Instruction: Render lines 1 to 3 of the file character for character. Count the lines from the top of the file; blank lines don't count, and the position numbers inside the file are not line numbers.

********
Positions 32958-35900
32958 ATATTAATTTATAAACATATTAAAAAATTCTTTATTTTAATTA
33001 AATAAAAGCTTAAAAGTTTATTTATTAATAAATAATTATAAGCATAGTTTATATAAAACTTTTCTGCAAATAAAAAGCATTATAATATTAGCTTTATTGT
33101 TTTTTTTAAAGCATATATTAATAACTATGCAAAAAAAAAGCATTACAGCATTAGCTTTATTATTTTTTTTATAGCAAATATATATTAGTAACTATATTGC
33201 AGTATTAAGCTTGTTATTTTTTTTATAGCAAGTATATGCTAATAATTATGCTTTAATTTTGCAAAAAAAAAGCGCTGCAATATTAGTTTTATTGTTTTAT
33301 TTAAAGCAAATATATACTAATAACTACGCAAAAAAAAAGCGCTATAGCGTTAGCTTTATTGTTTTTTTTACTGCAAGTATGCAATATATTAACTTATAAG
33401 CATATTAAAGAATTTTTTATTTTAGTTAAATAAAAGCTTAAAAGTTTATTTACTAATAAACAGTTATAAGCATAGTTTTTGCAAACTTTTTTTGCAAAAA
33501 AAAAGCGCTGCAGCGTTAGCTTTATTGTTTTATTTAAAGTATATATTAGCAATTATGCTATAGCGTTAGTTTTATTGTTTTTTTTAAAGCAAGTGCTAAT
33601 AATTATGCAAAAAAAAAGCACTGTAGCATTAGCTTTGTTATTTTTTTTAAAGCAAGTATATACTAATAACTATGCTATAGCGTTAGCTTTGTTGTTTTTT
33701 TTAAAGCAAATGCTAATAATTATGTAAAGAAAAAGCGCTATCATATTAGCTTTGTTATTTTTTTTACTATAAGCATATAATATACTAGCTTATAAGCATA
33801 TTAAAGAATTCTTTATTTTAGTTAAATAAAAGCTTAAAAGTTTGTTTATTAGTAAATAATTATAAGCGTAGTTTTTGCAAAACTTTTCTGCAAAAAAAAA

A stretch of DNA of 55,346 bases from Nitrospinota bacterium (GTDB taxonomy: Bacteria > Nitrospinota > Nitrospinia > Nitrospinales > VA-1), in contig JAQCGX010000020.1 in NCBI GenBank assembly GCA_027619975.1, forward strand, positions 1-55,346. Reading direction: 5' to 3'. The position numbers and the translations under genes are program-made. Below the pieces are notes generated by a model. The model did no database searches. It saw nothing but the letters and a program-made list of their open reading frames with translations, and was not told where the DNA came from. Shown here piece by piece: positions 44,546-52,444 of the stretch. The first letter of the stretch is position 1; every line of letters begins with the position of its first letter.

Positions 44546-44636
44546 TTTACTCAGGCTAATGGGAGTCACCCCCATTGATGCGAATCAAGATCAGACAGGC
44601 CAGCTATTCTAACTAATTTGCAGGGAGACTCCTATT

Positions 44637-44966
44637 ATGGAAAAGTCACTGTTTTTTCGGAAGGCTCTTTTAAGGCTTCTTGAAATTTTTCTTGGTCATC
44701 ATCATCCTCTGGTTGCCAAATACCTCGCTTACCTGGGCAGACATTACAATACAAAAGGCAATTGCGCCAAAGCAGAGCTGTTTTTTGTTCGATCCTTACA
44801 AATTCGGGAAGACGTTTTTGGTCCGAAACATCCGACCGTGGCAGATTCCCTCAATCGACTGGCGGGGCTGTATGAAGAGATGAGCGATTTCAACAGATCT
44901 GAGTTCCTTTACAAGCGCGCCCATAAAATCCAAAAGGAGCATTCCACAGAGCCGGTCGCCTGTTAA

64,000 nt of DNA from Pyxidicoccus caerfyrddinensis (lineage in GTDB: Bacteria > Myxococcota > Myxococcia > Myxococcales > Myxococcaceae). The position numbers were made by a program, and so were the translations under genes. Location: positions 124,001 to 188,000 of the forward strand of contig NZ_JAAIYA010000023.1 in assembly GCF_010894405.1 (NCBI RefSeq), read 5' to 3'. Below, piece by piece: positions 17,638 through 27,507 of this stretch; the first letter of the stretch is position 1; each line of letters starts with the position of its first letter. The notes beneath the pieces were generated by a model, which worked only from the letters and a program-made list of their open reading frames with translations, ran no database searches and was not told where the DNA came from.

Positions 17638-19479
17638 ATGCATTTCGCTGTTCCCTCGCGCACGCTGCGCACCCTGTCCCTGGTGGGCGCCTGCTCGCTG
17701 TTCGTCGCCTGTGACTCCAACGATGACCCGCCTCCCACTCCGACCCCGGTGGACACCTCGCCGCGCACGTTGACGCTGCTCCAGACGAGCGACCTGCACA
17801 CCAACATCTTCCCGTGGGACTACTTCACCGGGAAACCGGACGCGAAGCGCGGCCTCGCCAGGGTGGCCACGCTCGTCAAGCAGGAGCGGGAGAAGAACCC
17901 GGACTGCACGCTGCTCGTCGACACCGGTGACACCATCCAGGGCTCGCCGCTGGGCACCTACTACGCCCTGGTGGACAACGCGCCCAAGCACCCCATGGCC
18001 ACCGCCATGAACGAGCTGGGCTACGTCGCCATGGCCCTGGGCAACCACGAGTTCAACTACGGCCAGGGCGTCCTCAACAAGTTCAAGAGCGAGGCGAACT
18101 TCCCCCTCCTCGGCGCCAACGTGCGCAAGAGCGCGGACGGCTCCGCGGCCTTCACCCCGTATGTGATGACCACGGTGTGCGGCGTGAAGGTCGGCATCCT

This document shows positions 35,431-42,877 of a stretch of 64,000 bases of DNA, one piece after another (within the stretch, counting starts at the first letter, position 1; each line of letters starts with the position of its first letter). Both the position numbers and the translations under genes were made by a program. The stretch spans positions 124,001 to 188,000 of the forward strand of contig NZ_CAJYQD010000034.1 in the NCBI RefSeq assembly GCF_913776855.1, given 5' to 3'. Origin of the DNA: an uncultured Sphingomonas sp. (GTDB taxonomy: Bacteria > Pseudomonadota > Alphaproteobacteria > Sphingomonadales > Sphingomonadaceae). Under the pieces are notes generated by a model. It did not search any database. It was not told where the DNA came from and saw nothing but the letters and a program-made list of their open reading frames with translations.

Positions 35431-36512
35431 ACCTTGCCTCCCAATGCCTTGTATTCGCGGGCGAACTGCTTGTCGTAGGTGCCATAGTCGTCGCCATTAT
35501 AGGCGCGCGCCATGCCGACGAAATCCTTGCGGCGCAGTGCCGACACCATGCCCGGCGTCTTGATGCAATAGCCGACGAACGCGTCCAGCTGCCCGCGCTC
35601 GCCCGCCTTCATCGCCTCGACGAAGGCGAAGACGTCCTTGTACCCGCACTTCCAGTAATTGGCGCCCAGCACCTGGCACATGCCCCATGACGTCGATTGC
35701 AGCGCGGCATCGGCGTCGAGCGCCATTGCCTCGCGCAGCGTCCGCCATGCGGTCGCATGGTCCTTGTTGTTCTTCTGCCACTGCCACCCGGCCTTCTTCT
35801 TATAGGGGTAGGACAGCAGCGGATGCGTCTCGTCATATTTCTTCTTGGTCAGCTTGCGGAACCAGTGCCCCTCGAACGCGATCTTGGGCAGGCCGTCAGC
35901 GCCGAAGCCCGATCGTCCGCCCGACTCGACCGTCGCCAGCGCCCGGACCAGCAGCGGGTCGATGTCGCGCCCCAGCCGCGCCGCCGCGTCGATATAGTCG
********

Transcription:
Positions 32958-35900
32958 ATATTAATTTATAAACATATTAAAAAATTCTTTATTTTAATTA
33001 AATAAAAGCTTAAAAGTTTATTTATTAATAAATAATTATAAGCATAGTTTATATAAAACTTTTCTGCAAATAAAAAGCATTATAATATTAGCTTTATTGT